by Barry A. Liebling
Like most people I am in the habit of purchasing products and services from the same vendors time-after-time. If I buy groceries, go to a restaurant, obtain electronic equipment, shop for clothing, rent a car, get insurance – my default action is to do whatever I did last time. An observer would say that I am demonstrating brand loyalty.
It is not that I am ecstatically happy with my spending. Instead, I am not generally disturbed, bothered, or frustrated when I deal with my vendors. I usually adhere to the old bromide “if it ain’t broken, don’t fix it.”
But in the last two years there has been a dramatic increase in inflation. I am aware that inflation is caused by government mischief – increasing the supply of money and spending. Now lots of things are broken and need to be fixed. Where previously prices were relatively steady, in the current environment I can expect an increase in my bill every time I shop. And each increase is a signal to look around, investigate alternatives, and switch if there is a better deal that is available.
Of course, my tendency to quit a vendor that raises prices is not new and is not necessarily caused by inflation. For the last three decades cable television providers and cell phone services have ballooned their rates every year, and I have switched from one company to another on multiple occasions. I always want to act economically.
What is new now? With inflation many goods and services – if not most – are getting more expensive on a monthly and even a weekly basis. I view every increased price as bad news. My mood is spoiled when I see my dollars losing value. I am concerned that eventually my funds may not be sufficient to meet my needs. Looking for bargains has become a defensive unpleasant necessity.
Rising prices in an inflationary period destroys brand loyalty. If the store I go to this week becomes more expensive, I will search for another store. If I do not find a better vendor I might stay with the store that disappointed me, but I will be on the lookout for a replacement. Even though I understand that the genesis of inflation is government behavior, my affection and comfort level for my trading partners has been diminished.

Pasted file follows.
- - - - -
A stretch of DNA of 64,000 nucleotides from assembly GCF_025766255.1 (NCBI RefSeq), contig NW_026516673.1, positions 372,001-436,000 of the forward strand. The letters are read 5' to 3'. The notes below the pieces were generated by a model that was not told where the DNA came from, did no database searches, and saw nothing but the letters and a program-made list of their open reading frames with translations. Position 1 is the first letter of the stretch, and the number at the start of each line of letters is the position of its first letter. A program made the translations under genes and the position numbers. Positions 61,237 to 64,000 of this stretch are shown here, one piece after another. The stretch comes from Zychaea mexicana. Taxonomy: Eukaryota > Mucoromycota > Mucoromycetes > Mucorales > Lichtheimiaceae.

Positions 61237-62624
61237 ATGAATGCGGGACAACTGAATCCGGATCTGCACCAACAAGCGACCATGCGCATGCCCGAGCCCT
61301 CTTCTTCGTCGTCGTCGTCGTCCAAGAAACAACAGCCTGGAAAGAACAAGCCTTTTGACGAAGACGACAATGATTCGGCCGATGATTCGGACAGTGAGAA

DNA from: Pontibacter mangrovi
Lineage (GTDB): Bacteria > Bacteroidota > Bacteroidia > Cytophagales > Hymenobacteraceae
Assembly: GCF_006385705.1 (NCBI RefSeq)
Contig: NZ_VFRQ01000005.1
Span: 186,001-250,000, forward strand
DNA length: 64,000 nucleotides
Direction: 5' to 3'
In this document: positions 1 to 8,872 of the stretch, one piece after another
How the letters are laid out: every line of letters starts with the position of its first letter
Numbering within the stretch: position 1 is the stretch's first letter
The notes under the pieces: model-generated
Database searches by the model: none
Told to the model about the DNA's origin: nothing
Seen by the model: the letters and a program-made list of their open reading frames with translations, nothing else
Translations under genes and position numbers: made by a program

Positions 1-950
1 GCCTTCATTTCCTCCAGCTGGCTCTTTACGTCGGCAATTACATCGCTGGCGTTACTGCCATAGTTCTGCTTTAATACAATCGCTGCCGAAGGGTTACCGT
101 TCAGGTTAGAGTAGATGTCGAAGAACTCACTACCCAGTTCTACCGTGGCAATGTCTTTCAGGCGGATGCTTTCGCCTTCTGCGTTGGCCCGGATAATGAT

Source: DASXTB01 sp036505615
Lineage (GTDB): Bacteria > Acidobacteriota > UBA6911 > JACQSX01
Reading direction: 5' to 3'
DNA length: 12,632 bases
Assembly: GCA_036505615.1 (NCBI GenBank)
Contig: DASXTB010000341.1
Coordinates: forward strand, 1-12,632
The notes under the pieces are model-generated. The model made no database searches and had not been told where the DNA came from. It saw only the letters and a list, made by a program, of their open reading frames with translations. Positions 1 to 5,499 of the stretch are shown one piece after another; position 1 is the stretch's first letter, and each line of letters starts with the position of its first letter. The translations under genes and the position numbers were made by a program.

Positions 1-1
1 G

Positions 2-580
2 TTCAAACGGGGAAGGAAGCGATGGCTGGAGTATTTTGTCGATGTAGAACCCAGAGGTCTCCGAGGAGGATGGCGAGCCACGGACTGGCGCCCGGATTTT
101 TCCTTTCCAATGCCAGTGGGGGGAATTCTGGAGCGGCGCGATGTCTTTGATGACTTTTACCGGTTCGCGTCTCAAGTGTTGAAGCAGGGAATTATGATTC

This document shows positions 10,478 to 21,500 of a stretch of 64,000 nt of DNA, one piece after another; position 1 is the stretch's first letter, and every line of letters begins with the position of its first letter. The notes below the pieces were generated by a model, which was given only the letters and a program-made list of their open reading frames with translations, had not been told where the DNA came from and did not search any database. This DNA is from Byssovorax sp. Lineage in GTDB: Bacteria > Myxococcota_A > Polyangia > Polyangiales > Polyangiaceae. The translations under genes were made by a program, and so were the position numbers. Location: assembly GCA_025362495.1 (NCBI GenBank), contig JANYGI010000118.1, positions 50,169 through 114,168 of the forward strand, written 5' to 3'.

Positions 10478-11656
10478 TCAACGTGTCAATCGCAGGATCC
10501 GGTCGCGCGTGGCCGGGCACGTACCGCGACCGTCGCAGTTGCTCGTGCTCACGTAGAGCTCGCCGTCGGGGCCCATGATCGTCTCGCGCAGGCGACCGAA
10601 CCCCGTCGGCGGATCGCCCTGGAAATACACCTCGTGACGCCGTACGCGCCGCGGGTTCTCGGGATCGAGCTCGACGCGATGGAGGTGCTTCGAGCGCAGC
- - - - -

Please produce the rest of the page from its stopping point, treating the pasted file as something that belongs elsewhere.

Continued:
I realize that lots of people are not price sensitive. They purchase goods and services, pay their bills, and do not dwell on the effects of inflation. But a huge contingent of people – perhaps most – are irritated when they see their cost of living going up with no end in sight. Bothered citizens – like me – are shopping around and seeking bargains more than they did before inflation became a problem.
Consider what this means for ongoing businesses. Firms thrive on brand loyalty. Acquiring a customer can be difficult, but keeping the customer – encouraging brand loyalty is relatively simple. Continue delivering value, maintain a smooth relationship, and refrain from giving the customer a reason to leave. Note that increasing prices is one of the two main factors that chase customers away (the other is decreasing product quality).
In the ongoing inflationary environment it might not be possible for businesses to maintain their prices. The cost of providing goods and services is going up and firms have to take that into account in formulating policies. So a lot of enterprises are caught in a trap. If you raise prices some regular customers will leave you. If you refrain from raising prices you may not be profitable.
My advice to businesses is to keep your prices steady as long as you can. A larger bill (even if the increase is small) sends a message to consider other vendors. Note well that even if competitive businesses are not less expensive, annoyed customers will experiment and try other suppliers. Do not intentionally frustrate your patrons.
My advice to alert citizens is to think about what is causing inflation – the malady that kills brand loyalty and promotes general misery. When government creates money excessively and spends extravagantly the consequences are horrible. You have to elect politicians who respect liberty, understand basic economics, and work to end ruinous government abuse.
*** See other entries at AlertMindPublishing.com in “Monthly Columns.” ***